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In retrospect this should not have been a surprise. I spent December in an eat, eat, eat, eat, drink, eat, drink, eat cycle that favoured deep-fried, cheesy, and chocolate interspersed with alcohol of any kind. A particular low point was eating nachos in bed at around 11.30 at night as my husband tried to sleep beside me.
"Guess how much I weigh?" I said to him. He looked at me with a critical horse-buyer-at-the-market eye. "You have put on weight," he conceded. "Umm ..." and guessed a number that would have been my average weight plus a long lunch.
I briefly considered how fortunate it was that I had managed to marry someone with such a poor ability to calculate mass.
"Uh-uh", I said.
He crept up, number by number as I shook my head, and then suddenly dipped down to something I hadn’t been in years.
Lucky. Lucky, lucky, lucky, I thought, and pondered whether it was a problem with his eyes or his brain.
"Higher than all of those numbers," I said sadly.
He finally guessed correctly in a tone that seemed almost impressed that I had managed to eat that many chippies.
"Vaaaay," he said, in a characteristic switch to Turkish that happens whenever strong emotions overtake him.
On New Year’s Day, I woke up after a dream about my husband taking a second wife. I knew this would make him happy, so I told him about it as soon as I crawled out of bed.
A decade of marriage proved me right and he hooted with delight, "Yah, second wife time! Finally! Was she young? Was she covered?" he grinned hopefully.
"You are the worst," I told him cheerfully and went off to make myself breakfast.
When I came back he was chatting to his brother on the phone.
"Hey!" I shouted. "Happy new year!"
"Don’t worry," my brother-in-law said to me, gleefully.
"Huh?" I replied.
"Don’t worry about the second wife. There is a maximum weight, so once you are over that it splits, and you are the second wife," he said while he and my husband dissolved into hysterics.
"I hate you both," I said and stalked off to eat my toast, buttered with slightly less abandon than usual, shutting the door on the raucous laughter.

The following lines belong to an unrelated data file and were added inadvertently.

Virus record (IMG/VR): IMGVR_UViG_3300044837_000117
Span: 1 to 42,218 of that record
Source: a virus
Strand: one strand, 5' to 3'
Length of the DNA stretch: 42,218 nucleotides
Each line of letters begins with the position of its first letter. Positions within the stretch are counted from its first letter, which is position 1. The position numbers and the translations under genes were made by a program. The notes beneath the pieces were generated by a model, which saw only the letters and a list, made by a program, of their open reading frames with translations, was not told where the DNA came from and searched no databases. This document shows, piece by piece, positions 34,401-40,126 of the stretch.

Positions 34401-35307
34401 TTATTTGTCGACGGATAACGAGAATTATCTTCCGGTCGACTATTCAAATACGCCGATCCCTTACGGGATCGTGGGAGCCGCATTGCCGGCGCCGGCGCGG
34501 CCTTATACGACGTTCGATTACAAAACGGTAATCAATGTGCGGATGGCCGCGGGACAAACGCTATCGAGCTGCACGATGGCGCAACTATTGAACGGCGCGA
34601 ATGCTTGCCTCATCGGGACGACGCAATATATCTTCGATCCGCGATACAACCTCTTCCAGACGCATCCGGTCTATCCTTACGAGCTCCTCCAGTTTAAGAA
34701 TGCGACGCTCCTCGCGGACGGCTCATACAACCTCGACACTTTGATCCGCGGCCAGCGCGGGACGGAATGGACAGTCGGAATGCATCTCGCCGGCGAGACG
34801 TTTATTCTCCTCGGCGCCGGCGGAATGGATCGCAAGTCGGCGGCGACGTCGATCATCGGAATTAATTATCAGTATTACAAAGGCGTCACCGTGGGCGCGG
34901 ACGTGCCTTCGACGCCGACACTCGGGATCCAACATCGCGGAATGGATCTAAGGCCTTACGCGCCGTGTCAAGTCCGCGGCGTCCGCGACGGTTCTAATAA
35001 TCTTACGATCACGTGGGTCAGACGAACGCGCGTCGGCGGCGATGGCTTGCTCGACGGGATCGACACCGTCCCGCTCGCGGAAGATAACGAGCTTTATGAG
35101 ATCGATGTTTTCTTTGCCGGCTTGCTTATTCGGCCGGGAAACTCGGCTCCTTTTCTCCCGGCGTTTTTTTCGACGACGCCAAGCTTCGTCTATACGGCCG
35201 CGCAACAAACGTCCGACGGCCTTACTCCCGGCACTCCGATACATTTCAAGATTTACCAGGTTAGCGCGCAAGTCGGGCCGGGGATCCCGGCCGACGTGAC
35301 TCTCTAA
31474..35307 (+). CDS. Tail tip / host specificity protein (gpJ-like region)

Putting on well over 10kg in a couple of months has been remarkably easy. Apart from anything else, what is mostly to blame is the fact my work is very close to the best sandwiches I have eaten in my entire life.
The bread has a crust of golden crispness and a pillowy, soft inner. Pork belly, cooked to perfection, is a generous slice of mouth-wateringly tender heaven juxtaposed by a bright, zesty plum sauce with crushed hazelnuts and fresh green rocket.
I eat my packed lunch when I can wait no longer (10am), and then for the rest of the day I suffer intrusive thoughts about The Lead Balloon’s delicious sandwiches.
In the middle of a meeting I am dreaming of cloud-like, chewy bread. I write an email and drift off to thinking about their recipe for the sauce. How do they get a many-layered richness to it while keeping the colour so vivid? Is there some kind of citrus involved?
Eventually, by about 1pm, sandwich thoughts have crowded out work thoughts entirely and I figure that I should just go and buy one. After all, we are, at my place of work, partially ratepayer funded. I have a responsibility to the people.
Once I am there they look so delicious, and I am so hungry that I buy two. After all, there was the walk there, a 100m lumber across the Museum Reserve, that has to be worth some calories, I reason.
Those pork sandwiches are a good part of the reason why I am now both wife one and two.
I don’t care that I am buying that Lead Balloon lady a holiday house through my relentless purchasing of her products and that I am going to have to start wearing elasticised pants to work.
She is a genius, and I am blessed to be able to eat her celestial sandwiches.